Content from brands makes up one-third of the top-viewed Instagram Stories, the short, snappy video and photo montages, which disappear after 24 hours. And this January, Instagram unveiled ad units for its 4-month-old Snapchat clone to give snap-happy brands further reach beyond their followers.
Rory Hallam, creative operations director at agency ThinkJam, said that while it is early days for ads on Stories, advertisers are champing at the bit over “sound-on vertical video” thanks largely to Snapchat.
“It is a great opportunity for brands to express their product in that native experience,” he said. “Consumers won’t feel too offended by the content as it is highly targeted and easy to skip.” And as the units bookend content rather than interrupt it, they are not intrusive to the user’s experience, he said.
Only 30 advertisers on the platform currently have access, but the format will be made available to other brands soon. Here’s a look at what brands have been putting into the units so far.
Travel company Airbnb was one of the first advertisers to buy a carousel ad on Instagram, calling on users interested in family, culture and travel to “live like a local” and book a holiday via the platform.
Likewise, Airbnb is among the first crop of advertisers using the new ad units on Stories. This time, for its Airbnb Experiences product, which connects holidaymakers with a curated selection of local activities.
Its two 15-second spots show travelers exploring the natural wonders of San Francisco and at a cooking class in Japan.
While not quite a first-person account, the ad mimics the Stories medium with short bursts of video that build into an episodic story — the making of a miso soup — set to music.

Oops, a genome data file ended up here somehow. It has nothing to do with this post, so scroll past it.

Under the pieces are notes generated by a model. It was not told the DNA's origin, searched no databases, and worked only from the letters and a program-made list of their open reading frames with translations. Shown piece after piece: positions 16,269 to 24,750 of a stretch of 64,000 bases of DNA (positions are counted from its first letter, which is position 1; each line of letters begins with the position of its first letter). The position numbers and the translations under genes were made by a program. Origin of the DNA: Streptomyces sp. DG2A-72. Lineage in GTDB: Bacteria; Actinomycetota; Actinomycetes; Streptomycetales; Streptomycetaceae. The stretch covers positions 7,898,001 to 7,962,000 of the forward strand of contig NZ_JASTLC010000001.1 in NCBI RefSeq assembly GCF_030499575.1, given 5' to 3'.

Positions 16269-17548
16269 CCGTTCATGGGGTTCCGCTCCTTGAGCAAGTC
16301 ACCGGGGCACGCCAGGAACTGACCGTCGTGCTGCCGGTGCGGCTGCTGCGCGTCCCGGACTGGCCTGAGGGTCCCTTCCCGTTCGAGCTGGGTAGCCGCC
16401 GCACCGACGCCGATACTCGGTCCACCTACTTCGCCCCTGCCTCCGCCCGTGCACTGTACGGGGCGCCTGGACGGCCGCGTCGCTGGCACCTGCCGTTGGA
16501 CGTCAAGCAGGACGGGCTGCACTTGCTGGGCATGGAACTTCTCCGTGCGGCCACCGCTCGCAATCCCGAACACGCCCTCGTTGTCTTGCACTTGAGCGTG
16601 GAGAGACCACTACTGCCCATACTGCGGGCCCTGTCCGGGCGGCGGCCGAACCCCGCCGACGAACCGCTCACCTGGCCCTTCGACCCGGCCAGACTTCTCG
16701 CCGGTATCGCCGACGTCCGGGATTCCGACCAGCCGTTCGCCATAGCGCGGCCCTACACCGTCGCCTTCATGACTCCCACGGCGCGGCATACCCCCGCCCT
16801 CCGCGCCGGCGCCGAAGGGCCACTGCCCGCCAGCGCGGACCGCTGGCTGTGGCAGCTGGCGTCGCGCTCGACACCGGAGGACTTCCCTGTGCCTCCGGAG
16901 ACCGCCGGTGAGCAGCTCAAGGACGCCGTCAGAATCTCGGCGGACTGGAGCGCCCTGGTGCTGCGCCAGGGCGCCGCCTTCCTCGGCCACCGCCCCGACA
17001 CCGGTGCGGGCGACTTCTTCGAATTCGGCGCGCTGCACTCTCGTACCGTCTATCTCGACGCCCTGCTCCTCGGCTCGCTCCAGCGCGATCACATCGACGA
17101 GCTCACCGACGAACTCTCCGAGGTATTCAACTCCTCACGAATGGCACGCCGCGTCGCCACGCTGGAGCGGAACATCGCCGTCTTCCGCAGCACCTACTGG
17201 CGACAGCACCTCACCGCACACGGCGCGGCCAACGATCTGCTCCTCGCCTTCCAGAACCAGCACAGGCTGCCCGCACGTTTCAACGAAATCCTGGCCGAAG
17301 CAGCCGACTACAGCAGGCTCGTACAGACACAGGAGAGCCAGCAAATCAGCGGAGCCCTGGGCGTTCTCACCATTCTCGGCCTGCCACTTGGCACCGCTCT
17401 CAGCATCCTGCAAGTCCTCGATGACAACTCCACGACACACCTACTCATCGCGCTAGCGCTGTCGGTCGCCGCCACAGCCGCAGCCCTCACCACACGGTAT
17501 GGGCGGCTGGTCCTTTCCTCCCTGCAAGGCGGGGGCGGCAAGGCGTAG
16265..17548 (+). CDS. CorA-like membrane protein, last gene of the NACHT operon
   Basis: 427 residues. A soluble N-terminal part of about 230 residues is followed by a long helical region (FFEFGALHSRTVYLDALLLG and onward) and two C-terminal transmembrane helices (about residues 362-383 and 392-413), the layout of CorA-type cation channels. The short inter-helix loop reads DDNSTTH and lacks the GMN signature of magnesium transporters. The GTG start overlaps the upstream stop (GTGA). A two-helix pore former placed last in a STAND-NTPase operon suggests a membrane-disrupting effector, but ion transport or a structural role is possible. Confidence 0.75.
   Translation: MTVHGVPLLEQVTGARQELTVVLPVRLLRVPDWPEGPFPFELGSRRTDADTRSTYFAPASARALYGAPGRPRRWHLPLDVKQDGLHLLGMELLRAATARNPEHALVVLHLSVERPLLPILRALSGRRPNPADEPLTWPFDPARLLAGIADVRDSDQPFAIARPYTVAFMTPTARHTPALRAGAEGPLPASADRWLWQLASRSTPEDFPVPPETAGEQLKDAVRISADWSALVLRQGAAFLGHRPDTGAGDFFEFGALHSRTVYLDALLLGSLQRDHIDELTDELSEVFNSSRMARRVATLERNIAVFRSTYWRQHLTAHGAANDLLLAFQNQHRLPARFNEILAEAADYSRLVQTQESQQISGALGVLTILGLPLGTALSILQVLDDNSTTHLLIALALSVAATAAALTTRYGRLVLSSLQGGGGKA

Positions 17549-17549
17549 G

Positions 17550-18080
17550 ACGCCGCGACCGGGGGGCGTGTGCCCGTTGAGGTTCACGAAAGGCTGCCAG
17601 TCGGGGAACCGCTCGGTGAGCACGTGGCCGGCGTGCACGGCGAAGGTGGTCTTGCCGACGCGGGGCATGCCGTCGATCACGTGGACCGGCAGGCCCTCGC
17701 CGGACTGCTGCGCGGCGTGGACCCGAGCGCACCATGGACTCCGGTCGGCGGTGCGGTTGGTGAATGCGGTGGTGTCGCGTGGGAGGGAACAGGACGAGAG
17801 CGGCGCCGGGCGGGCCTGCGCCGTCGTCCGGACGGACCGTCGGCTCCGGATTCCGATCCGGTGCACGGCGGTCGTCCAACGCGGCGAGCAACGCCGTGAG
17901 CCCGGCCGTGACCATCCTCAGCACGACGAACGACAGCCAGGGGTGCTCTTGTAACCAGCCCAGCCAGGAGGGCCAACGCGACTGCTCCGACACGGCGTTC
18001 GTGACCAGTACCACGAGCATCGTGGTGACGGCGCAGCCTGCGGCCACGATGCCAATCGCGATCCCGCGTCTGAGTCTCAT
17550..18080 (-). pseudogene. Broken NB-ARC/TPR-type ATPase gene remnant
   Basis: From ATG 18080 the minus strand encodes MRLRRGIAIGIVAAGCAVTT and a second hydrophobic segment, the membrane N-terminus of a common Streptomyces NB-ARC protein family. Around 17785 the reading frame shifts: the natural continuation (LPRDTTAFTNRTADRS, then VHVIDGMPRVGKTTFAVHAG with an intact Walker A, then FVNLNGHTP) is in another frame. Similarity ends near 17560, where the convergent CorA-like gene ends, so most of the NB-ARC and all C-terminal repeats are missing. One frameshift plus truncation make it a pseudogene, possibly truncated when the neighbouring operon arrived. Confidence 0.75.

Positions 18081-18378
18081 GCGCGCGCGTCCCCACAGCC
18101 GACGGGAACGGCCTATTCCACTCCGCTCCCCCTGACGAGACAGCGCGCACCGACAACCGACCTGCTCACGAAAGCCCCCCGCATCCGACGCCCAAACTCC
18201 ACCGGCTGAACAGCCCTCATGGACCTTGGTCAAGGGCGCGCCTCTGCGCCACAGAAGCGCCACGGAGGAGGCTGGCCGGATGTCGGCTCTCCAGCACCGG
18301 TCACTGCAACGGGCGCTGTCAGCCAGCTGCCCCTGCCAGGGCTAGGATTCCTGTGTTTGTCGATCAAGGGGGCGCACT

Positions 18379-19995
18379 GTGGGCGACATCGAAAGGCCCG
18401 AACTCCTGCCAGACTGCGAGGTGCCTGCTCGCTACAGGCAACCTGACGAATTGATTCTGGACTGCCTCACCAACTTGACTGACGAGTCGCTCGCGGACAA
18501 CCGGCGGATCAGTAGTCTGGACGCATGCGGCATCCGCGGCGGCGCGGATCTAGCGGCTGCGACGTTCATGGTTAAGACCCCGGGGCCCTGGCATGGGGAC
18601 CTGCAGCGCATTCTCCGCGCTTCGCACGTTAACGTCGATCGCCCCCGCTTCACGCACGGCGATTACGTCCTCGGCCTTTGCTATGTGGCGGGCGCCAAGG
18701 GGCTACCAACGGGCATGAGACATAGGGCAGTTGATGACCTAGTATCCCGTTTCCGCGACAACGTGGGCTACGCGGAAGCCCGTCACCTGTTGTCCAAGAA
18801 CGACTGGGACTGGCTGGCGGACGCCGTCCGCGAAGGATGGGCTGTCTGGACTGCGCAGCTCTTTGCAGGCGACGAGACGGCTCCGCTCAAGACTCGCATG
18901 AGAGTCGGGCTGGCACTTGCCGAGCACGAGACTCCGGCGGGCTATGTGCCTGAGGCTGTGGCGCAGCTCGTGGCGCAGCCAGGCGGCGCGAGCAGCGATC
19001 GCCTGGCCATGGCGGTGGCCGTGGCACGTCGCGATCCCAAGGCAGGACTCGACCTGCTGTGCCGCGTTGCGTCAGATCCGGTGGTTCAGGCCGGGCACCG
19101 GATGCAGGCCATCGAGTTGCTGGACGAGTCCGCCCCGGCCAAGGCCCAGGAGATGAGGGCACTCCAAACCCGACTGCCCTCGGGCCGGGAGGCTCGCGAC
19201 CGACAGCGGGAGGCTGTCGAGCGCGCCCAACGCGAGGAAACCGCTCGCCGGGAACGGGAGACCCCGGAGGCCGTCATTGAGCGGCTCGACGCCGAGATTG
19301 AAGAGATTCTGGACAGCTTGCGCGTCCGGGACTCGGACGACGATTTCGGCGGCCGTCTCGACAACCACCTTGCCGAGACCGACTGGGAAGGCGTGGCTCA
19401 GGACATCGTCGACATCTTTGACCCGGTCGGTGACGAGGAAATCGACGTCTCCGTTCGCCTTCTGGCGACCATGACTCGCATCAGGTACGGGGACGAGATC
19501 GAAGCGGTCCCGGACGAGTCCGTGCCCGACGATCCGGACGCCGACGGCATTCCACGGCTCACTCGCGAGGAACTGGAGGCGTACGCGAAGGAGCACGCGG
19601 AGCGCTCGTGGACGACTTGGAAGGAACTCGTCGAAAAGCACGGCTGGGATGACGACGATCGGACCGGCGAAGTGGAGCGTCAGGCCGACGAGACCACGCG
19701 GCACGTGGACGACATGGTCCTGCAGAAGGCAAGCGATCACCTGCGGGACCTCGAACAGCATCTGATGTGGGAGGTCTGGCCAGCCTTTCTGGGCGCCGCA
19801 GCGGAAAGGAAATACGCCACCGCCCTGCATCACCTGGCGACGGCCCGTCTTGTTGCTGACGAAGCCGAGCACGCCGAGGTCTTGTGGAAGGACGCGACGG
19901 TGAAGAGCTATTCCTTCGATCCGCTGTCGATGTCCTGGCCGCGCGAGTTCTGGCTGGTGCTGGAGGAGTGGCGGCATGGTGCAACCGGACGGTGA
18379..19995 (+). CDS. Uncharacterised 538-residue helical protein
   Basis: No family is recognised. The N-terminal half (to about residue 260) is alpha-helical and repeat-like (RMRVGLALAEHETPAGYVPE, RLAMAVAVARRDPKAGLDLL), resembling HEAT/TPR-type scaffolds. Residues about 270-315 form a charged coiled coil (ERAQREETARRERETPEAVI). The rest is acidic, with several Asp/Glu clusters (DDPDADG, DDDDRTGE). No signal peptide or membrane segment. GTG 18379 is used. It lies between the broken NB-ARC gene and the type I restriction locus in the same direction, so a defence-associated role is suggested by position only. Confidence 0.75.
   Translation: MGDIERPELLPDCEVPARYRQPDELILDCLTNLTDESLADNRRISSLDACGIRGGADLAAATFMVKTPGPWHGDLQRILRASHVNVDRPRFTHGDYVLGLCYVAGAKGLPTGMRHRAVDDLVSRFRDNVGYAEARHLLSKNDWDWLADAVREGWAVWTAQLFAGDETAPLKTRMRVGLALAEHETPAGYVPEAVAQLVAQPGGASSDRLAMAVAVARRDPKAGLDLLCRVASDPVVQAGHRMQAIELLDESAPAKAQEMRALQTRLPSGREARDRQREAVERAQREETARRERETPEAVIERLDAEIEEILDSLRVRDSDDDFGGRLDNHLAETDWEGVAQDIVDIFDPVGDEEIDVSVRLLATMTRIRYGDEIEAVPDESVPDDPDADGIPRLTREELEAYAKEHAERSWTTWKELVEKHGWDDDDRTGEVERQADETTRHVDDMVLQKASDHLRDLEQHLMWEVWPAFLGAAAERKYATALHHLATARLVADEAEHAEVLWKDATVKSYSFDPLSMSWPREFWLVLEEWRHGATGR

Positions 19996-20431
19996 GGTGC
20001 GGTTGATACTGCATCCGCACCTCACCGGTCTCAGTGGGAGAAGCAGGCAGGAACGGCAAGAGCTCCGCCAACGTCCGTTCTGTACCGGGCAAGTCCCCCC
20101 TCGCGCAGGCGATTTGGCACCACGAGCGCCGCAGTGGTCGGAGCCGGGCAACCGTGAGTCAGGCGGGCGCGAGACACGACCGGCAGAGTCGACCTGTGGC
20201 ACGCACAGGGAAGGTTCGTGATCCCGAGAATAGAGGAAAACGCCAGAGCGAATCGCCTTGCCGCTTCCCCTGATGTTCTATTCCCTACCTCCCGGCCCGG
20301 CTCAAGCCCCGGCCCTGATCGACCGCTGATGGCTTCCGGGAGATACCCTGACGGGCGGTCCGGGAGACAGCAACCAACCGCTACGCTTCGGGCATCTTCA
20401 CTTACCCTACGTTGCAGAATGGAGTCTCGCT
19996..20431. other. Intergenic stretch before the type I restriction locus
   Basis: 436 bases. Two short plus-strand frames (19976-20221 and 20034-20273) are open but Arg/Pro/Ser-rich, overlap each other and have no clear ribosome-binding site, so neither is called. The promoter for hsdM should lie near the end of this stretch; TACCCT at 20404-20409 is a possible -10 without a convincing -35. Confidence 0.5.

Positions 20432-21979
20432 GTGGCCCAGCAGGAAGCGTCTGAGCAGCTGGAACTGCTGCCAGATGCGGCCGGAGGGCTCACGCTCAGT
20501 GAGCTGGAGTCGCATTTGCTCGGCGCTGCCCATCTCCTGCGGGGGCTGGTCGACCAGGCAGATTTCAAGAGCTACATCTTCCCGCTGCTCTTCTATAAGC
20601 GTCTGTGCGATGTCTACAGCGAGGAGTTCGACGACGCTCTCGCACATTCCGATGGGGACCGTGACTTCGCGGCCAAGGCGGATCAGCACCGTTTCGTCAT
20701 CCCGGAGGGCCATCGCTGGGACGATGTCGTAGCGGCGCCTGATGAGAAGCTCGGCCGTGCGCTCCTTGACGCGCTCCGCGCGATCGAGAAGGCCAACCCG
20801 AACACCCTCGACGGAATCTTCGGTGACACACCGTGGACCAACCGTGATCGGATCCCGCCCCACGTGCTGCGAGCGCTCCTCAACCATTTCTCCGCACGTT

It makes sense for what Eric Toda, Global Head of Social Marketing and Content, calls “experience-driven stories.”
ASOS is running Stories ads as part of a transatlantic brand-awareness campaign among millennials.
While its experimentations with Stories so far have been focused on products and behind-the-scenes content (like its competitors Topshop and Missguided), this ad is a far cry from its usual chatty, low-fi style on the platform.
Instead, the brand has created a glossy editorial shoot that feels like a traditional TV spot.
Maybelline New York
Maybelline riffs on the popular unboxing genre with its Stories ads for a new Mascara product, The Colossal Big Shot. It repurposed material from its boss-themed YouTube spot, which has had 3.2 million views since its debut last month.
“These social media stars use this platform multiple times per day to connect with their followers, so we knew how impactful it would be to have a strong presence here,” said Anne Marie Nelson-Bogle, svp of Maybelline New York.
Linking music into the Stories is Bacardi with a Stories campaign that is targeting users over 21. It also used material from the brand’s longer sport on YouTube.
It’s a premium-looking spot that would feel at home on a TV set.
These are products that align themselves with the aspirational and curated content the platform is known for, despite being nestled in the rough-and-ready format that is Instagram Stories.
Louis Vuitton France
Local to France, the fashion house is taking a two-pronged approach: hoping to raise awareness of its spring-summer 2017 collection and simultaneously drive sales.
Unlike other ads, which have been adapted from a landscape shot into a vertical format, the campaign was shot entirely in vertical video.
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